Kerry Pechter is an excellent resource in the retirement income world. He publishes the “Retirement Income Journal” and also wrote ‘annuities for dummies’ which is a great primer on annuities.
While perusing a forum the other day I read this series of quotes from Pechter, which make as much sense today as when written in 2010.
Some gems from the Retirement Income Industry Association 2010 Conference provided in this summary by Kerry Pechter:
At the Retirement Income Industry Association’s spring conference, you could almost see Jeremy Siegel standing on his head. Almost…
Siegel, author of “Stocks for the Long Run” made a powerful case for buying and holding stocks. He noted that the U.S. stock market had never posted a loss over a 20-year period.
But his proposition took a beating at the conference. So did conventional wisdom that retirees should hold stocks as a way to ensure adequate inflation-beating growth, especially those who want to make sure their portfolios last for 25 or 30 years.
On Stocks for the Long Run:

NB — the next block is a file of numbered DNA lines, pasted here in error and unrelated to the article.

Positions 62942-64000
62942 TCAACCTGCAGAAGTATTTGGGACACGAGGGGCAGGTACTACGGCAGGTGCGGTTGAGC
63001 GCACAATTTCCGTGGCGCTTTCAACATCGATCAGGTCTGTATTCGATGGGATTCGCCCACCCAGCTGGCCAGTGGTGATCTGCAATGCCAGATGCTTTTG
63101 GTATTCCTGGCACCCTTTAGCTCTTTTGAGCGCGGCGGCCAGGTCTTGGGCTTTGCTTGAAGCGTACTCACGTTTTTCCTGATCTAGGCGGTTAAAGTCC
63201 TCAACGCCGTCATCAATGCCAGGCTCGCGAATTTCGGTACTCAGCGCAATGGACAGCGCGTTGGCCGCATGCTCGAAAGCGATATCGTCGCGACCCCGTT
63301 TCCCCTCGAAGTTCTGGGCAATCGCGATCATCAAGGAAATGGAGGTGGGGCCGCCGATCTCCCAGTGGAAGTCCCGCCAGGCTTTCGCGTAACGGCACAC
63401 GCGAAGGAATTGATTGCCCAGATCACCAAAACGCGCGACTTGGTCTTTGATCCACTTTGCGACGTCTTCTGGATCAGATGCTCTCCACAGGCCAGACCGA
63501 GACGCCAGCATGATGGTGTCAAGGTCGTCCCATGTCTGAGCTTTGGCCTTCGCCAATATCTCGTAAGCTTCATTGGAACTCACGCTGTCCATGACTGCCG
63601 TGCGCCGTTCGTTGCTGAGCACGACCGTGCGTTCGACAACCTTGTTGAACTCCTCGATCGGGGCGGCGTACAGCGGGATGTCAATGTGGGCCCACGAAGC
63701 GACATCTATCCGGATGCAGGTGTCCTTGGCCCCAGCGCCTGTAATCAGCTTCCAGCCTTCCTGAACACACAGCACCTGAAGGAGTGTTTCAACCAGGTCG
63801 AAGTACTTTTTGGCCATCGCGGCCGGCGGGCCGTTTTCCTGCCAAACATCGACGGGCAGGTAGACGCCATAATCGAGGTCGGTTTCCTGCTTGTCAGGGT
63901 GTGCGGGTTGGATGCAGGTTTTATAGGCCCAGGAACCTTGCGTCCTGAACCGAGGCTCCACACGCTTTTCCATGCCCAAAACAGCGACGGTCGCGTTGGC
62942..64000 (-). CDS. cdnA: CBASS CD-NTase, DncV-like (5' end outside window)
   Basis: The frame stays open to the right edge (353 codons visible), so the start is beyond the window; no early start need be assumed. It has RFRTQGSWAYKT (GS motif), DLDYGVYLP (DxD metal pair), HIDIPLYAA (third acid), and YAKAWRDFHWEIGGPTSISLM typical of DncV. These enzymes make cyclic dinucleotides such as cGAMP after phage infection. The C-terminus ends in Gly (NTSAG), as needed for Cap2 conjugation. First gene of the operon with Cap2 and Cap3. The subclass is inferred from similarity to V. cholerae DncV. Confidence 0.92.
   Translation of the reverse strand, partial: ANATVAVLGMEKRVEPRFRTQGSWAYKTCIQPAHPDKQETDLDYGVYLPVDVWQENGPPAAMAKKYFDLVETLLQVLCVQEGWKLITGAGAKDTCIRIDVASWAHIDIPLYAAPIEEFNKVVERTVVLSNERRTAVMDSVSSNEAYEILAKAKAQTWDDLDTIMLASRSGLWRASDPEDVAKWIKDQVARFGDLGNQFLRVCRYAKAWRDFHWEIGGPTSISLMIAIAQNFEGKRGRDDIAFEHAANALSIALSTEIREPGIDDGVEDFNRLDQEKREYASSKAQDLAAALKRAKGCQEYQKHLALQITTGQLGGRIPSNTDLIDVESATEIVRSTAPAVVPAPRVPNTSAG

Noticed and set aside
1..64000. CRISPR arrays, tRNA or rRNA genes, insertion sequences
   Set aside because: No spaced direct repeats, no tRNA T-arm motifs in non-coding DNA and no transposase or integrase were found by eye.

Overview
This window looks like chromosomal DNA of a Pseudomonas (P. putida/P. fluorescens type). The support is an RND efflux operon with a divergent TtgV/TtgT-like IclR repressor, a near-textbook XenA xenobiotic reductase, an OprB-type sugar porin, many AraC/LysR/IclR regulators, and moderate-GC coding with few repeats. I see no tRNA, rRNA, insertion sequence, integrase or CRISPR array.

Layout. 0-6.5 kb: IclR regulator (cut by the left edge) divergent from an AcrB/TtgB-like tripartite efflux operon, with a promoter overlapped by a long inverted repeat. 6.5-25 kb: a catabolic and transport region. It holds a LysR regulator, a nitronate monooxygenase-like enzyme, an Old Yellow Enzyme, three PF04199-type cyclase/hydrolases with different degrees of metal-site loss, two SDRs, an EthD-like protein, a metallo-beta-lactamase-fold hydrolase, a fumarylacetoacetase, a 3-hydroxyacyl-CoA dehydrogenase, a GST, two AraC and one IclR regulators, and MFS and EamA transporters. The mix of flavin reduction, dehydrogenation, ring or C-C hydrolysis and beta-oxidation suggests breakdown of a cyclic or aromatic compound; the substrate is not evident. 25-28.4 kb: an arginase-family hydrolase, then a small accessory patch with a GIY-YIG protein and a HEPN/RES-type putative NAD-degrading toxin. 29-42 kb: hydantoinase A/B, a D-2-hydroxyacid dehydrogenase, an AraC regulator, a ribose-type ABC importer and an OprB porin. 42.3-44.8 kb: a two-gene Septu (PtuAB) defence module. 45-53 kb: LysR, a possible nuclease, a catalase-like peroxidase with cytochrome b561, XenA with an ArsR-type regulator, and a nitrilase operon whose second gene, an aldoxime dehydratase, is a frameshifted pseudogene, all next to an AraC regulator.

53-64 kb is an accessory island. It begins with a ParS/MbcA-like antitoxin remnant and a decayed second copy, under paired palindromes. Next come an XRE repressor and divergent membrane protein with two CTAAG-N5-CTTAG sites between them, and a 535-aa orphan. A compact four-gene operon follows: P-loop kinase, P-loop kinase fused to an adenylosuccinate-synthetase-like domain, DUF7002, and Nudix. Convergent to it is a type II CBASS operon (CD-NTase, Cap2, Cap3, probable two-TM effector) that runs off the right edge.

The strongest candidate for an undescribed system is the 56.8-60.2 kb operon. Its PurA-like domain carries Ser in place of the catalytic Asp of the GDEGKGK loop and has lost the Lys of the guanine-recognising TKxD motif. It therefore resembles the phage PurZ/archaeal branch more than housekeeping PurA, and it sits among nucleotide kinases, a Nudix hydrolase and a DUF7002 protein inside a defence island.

I’ve never been able to reconcile “stocks for the long run” with the warning that “past performance does not guarantee future returns.”
if stocks were a cinch to grow over the long run, then the cost of hedging against the risk of equities under performing the risk-free rate would decline over time. But it doesn’t.
The question was whether it was smart to assign risky assets like small-cap stocks to the most distant periods in the belief that, like good wine, they would “mature” in value by time they were needed for income. The panel agreed that bucketing methods can be useful, but they didn’t believe that equities were guaranteed ever to mature, let alone mature by a certain date.
On Time Diversification:
What about the oft-cited evidence that the volatility of stock returns diminishes over time? According to Zwecher, it’s true that a portfolio’s average returns become less volatile over time. But the portfolio’s cumulative returns become more volatile,
On Equities and Portfolio Survival:
advisors shouldn’t encourage people who are mortality risk-averse–that is, scared of living to age 95 and running out of money along the way–to invest in stocks. “Risk is risk,” and people who are risk-averse to mortality will be equally risk-averse to equities.
Such clients should use immediate annuities or, alternately, deferred income annuities (aka “longevity insurance”) to lengthen the lives of their portfolios. They should buy equities only with money they can afford to lose.
On Safe investing:
The conference’s overall message is that retirees should buy a “floor” of risk-free income-producing assets before considering equities. After Wall Street’s recent madness, that makes sense.